A competent but irritating debut tracks an obtuse lawyer's clumsy fall from grace. Rick Green, who can't bring himself to kill a cockroach, joins the corporate department of a Park Avenue firm in 1987, a high season for mergers and acquisitions. On his second day on the job, he flies to Pikeville, Georgia, home of Lee Textiles: A leveraged buyout is in the offing. And, between negotiations, he takes up with receptionist Bonnie, who follows him back to New York. Rick then starts slogging along the path of his chosen profession, working 20-hour days preparing tedious documents. Meanwhile, many of his nearest and dearest are demanding insider tips: His garrulous father, Fievel, wants to augment the funds of an investment club he manages, and his childhood friend Petey now works for an arbitrageur. Lee stock prices, Rick knows, are bound to rise as another would-be buyer enters the fray. Crazed by the pressures of the job and by Bonnie's having proclaimed their lovemaking a disaster, Rick drunkenly spills the Lee scoop to both Fievel and Petey. A year later, when he's finally mastering his job, he learns that the SEC is investigating the Lee deal. His father gets subpoenaed; Petey's boss is the target of a giant investigation. A long talk with Bonnie, his clearheaded (by now) ex, leads him to confess. All is lost, but, we're to infer, a wiser, more deeply moral Rick is born. It's hard to care much about him, though: He has a gift for taking dumb, short-sighted action at the same time that he's effusively blowing his own horn. The strength of the story is more in its milieu: The drudgery and relentless pressure of corporate law are effectively re-created, as is the adrenalin-buzz of big-time dealmaking. Sharply rendered snapshots of the Decade of Greed, then, marred by the front-and-center presence of the snail-witted and insufferable Rick Green, Esq.

Pub Date: July 1, 1995

ISBN: 0-684-80363-1

Page Count: 320

Publisher: Simon & Schuster

Review Posted Online: May 20, 2010

Kirkus Reviews Issue: May 1, 1995

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An enjoyable, cozy novel that touches on tough topics.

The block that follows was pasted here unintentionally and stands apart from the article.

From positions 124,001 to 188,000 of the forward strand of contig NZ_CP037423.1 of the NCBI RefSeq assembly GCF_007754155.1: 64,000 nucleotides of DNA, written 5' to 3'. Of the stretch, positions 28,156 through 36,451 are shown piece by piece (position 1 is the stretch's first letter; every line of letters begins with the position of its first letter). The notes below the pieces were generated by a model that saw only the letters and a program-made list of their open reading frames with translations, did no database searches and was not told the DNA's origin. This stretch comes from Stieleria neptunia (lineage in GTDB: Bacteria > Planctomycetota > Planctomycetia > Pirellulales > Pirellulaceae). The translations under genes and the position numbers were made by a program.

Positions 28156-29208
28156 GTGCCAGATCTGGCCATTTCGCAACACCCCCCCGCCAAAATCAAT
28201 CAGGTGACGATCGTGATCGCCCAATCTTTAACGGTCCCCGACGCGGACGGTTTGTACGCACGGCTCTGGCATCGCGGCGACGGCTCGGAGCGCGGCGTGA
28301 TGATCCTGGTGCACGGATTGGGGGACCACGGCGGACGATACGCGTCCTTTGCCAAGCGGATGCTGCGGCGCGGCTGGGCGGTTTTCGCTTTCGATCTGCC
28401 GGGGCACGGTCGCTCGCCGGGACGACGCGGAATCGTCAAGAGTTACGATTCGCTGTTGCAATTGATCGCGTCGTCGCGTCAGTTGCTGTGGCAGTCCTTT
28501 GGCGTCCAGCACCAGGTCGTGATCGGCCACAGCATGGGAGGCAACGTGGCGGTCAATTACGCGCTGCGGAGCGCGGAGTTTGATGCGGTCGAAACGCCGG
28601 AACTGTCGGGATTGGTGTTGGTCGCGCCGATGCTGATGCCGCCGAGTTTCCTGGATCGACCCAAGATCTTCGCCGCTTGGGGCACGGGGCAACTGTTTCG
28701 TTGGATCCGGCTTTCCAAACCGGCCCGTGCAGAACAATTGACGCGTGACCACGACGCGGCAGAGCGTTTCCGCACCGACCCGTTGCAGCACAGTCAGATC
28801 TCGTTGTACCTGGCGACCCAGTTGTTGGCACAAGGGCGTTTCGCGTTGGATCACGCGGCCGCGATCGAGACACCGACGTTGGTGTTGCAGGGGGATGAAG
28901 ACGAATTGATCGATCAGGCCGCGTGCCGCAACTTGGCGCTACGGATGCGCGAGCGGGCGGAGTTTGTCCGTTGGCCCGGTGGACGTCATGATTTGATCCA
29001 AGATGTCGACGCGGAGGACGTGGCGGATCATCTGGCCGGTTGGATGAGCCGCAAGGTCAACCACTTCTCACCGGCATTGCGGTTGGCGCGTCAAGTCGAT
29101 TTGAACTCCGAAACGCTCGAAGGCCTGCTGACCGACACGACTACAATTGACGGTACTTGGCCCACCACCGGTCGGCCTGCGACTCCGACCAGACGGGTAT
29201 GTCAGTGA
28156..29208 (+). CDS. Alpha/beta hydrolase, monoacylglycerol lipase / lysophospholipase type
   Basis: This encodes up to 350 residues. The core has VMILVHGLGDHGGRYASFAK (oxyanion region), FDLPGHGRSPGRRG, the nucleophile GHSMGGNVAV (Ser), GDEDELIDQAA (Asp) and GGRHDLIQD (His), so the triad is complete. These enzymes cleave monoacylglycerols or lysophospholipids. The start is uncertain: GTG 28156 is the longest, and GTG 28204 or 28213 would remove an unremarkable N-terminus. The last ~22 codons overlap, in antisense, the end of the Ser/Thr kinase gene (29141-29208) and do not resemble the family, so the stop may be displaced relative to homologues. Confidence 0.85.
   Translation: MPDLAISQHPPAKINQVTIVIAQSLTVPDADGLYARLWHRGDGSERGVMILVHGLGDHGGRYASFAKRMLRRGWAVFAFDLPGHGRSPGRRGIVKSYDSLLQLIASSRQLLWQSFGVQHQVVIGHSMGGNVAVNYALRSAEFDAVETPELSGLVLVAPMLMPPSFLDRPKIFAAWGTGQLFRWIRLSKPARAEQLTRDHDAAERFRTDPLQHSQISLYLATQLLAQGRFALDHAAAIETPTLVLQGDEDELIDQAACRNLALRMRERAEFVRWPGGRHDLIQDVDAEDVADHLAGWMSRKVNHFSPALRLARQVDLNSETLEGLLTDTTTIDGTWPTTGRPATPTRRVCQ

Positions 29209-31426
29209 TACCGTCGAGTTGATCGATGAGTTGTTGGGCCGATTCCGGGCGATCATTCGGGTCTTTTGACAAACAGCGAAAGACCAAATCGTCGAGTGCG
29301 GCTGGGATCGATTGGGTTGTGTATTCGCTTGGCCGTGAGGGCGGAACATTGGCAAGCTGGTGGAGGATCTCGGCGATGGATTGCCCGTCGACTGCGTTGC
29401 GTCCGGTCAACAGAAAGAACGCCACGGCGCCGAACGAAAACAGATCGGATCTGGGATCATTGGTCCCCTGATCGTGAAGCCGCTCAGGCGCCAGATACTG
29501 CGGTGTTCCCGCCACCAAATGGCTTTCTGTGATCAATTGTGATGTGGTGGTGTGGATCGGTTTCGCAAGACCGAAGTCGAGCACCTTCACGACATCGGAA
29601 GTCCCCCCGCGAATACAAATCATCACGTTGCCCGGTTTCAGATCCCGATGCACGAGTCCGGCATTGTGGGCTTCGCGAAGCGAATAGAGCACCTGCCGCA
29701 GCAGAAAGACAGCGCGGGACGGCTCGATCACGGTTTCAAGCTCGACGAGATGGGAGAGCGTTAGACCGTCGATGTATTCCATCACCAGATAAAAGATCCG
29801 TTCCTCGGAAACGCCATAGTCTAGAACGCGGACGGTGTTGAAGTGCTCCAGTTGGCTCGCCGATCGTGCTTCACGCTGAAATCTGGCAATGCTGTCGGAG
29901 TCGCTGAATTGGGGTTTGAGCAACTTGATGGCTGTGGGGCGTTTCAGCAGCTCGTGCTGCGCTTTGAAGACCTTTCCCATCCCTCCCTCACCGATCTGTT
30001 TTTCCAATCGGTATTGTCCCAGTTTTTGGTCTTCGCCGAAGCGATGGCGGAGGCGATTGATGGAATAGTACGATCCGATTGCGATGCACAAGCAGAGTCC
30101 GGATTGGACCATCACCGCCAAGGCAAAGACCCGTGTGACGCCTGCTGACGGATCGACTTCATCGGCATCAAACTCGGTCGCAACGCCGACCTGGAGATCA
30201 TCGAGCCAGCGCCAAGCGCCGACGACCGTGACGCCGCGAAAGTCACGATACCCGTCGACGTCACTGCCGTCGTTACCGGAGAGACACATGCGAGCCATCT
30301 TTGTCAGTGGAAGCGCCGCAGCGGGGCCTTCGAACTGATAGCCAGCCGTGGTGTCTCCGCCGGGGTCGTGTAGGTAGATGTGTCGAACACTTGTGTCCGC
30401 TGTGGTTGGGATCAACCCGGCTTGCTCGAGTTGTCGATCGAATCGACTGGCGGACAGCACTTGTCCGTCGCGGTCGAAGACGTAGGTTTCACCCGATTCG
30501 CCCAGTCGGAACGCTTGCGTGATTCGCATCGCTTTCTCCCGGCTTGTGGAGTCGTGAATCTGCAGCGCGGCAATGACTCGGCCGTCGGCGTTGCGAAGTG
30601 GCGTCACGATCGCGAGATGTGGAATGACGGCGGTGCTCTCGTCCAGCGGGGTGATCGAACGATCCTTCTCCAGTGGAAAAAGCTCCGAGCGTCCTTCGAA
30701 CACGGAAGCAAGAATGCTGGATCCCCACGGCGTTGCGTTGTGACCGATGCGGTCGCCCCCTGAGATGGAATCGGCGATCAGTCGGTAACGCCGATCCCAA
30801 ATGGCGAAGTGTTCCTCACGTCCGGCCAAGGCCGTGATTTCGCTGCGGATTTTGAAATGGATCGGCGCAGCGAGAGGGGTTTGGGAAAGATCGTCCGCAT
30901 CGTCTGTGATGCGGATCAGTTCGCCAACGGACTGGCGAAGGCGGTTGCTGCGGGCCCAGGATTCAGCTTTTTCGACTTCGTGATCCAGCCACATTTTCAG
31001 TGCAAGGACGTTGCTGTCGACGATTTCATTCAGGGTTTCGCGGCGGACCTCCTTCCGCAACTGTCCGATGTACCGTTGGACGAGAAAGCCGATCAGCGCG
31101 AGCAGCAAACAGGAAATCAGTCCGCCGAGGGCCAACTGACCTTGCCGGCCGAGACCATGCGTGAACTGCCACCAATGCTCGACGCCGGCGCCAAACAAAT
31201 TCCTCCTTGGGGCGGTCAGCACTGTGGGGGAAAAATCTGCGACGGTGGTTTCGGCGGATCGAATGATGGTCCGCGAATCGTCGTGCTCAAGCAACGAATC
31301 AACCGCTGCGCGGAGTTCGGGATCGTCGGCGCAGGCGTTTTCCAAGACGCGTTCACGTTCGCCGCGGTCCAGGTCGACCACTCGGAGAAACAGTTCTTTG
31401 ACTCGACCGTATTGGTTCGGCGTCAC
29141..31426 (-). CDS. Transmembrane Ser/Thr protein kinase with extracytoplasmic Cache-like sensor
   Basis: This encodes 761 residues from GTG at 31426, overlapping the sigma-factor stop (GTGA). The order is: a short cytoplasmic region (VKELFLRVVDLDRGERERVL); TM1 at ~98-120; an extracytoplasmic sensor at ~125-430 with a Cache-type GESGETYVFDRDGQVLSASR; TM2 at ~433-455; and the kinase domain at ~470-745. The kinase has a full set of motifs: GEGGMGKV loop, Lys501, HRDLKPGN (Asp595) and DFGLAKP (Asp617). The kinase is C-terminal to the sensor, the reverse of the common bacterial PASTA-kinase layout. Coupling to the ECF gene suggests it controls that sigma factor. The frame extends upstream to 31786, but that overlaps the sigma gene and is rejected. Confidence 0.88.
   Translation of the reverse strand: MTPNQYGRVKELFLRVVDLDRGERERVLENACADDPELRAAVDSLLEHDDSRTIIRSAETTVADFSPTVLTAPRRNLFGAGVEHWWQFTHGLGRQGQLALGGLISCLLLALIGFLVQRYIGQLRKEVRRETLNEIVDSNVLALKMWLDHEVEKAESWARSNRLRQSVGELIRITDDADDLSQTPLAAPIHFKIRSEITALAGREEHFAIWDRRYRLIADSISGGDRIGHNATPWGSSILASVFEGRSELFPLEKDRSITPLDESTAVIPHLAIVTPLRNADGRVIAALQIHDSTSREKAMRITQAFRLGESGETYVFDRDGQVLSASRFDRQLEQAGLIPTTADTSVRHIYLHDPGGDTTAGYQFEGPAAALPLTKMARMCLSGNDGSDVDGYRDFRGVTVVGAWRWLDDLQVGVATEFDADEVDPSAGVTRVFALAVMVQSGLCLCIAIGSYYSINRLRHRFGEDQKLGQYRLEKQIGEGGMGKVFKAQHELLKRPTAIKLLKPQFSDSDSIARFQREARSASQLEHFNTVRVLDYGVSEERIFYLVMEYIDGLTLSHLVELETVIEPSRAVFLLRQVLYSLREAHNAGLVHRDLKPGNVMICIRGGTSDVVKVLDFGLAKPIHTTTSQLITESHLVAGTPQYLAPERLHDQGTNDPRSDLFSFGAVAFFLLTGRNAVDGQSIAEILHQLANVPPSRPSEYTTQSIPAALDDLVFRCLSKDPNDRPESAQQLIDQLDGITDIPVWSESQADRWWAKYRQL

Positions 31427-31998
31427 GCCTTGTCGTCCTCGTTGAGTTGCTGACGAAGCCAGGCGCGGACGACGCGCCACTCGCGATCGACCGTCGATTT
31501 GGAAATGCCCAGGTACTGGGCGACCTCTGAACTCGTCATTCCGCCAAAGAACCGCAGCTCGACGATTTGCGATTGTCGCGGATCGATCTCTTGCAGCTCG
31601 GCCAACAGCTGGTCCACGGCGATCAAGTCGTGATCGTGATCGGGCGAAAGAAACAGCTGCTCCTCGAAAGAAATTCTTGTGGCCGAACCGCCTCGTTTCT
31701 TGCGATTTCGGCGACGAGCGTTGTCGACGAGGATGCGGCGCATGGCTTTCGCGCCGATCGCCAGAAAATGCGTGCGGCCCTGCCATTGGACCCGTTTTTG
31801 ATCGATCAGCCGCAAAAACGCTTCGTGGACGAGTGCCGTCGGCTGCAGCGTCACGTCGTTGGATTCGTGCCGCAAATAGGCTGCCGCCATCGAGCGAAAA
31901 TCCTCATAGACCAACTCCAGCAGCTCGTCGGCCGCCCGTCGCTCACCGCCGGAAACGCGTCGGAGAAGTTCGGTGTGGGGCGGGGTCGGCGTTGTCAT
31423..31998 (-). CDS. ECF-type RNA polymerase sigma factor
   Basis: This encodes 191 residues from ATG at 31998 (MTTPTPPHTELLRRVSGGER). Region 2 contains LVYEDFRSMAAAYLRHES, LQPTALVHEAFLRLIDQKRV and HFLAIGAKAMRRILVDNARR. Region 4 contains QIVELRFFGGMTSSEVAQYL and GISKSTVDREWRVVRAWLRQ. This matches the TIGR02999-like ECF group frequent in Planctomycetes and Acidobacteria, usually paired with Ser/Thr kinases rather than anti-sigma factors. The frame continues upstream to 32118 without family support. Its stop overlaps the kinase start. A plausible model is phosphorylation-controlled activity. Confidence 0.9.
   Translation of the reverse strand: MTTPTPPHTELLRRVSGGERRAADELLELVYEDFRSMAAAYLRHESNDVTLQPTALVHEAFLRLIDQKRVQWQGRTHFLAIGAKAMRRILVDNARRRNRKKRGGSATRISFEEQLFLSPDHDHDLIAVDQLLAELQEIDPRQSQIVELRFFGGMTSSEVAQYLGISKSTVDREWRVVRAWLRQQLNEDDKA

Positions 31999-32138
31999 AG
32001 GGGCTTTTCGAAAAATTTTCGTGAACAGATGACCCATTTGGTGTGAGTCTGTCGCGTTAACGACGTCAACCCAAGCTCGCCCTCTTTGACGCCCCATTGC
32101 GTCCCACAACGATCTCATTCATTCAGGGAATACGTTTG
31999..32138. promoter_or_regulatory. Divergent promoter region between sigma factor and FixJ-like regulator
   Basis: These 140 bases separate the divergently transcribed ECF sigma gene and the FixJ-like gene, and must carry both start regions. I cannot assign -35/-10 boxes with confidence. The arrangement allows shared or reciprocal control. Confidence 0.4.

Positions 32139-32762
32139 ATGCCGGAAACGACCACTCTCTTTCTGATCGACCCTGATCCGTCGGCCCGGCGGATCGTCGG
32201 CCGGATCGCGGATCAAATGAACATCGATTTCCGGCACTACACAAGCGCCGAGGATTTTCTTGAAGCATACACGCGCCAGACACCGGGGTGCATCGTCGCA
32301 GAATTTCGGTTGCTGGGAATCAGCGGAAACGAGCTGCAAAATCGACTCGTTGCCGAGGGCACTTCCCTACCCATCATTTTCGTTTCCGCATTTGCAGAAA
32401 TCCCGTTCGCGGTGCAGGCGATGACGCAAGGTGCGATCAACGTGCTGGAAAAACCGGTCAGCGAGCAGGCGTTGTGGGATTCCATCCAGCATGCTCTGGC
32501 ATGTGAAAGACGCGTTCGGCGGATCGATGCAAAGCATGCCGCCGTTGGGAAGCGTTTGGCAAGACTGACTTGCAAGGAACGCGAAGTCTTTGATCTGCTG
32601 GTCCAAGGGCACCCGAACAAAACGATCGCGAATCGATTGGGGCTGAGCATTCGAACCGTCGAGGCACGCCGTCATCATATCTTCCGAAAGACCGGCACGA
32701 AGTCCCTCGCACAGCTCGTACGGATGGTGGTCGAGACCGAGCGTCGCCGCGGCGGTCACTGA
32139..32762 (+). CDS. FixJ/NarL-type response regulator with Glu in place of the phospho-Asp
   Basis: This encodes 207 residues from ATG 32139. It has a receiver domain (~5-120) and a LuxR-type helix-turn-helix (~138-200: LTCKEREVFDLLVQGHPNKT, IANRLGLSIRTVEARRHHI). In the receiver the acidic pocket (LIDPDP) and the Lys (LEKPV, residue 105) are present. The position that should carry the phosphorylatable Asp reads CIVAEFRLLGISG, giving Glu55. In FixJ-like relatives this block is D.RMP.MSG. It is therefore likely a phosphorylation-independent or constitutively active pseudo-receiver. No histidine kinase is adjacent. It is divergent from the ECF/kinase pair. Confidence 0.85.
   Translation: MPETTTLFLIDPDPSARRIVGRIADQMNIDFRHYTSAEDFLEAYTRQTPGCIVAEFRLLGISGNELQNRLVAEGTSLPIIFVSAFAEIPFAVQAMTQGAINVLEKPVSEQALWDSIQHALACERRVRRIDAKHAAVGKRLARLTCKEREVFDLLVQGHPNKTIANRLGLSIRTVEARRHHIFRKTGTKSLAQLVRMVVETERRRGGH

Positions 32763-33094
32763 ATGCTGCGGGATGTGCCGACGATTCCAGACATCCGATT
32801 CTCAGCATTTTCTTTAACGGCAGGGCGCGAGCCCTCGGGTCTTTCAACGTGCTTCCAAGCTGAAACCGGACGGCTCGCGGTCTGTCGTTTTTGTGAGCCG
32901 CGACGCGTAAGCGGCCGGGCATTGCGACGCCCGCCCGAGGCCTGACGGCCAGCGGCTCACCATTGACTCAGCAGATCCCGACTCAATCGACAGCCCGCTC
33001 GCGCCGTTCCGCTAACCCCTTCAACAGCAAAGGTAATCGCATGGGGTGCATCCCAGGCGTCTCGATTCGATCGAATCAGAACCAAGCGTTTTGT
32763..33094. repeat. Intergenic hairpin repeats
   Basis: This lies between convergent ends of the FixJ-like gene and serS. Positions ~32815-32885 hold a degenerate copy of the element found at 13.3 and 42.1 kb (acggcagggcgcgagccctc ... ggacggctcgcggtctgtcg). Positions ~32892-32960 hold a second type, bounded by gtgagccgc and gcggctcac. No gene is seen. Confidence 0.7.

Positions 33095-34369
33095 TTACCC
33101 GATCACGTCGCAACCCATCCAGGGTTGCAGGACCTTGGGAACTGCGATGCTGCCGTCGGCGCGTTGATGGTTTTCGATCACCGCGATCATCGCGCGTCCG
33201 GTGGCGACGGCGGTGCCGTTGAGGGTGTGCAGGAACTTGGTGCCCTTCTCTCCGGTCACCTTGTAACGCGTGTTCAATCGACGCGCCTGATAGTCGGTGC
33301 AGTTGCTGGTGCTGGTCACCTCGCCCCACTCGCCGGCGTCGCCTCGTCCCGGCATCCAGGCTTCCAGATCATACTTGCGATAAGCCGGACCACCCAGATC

A group of strangers who live near each other in London become fast friends after writing their deepest secrets in a shared notebook.

Julian Jessop, a septuagenarian artist, is bone-crushingly lonely when he starts “The Authenticity Project”—as he titles a slim green notebook—and begins its first handwritten entry questioning how well people know each other in his tiny corner of London. After 15 years on his own mourning the loss of his beloved wife, he begins the project with the aim that whoever finds the little volume when he leaves it in a cafe will share their true self with their own entry and then pass the volume on to a stranger. The second person to share their inner selves in the notebook’s pages is Monica, 37, owner of a failing cafe and a former corporate lawyer who desperately wants to have a baby. From there the story unfolds, as the volume travels to Thailand and back to London, seemingly destined to fall only into the hands of people—an alcoholic drug addict, an Australian tourist, a social media influencer/new mother, etc.—who already live clustered together geographically. This is a glossy tale where difficulties and addictions appear and are overcome, where lies are told and then forgiven, where love is sought and found, and where truths, once spoken, can set you free. Secondary characters, including an interracial gay couple, appear with their own nuanced parts in the story. The message is strong, urging readers to get off their smartphones and social media and live in the real, authentic world—no chain stores or brands allowed here—making friends and forming a real-life community and support network. And is that really a bad thing?

An enjoyable, cozy novel that touches on tough topics.

Pub Date: Feb. 4, 2020

ISBN: 978-1-9848-7861-8

Page Count: 368

Publisher: Pamela Dorman/Viking

Review Posted Online: Oct. 27, 2019

Kirkus Reviews Issue: Nov. 15, 2019

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A strict report, worthy of sympathy.


A violent surfacing of adolescence (which has little in common with Tarkington's earlier, broadly comic, Seventeen) has a compulsive impact.

"Nobody big except me" is the dream world of Holden Caulfield and his first person story is down to the basic, drab English of the pre-collegiate. For Holden is now being bounced from fancy prep, and, after a vicious evening with hall- and roommates, heads for New York to try to keep his latest failure from his parents. He tries to have a wild evening (all he does is pay the check), is terrorized by the hotel elevator man and his on-call whore, has a date with a girl he likes—and hates, sees his 10 year old sister, Phoebe. He also visits a sympathetic English teacher after trying on a drunken session, and when he keeps his date with Phoebe, who turns up with her suitcase to join him on his flight, he heads home to a hospital siege. This is tender and true, and impossible, in its picture of the old hells of young boys, the lonesomeness and tentative attempts to be mature and secure, the awful block between youth and being grown-up, the fright and sickness that humans and their behavior cause the challenging, the dramatization of the big bang. It is a sorry little worm's view of the off-beat of adult pressure, of contemporary strictures and conformity, of sentiment….

A strict report, worthy of sympathy.

Pub Date: June 15, 1951

ISBN: 0316769177

Page Count: -

Publisher: Little, Brown

Review Posted Online: Nov. 2, 2011

Kirkus Reviews Issue: June 15, 1951

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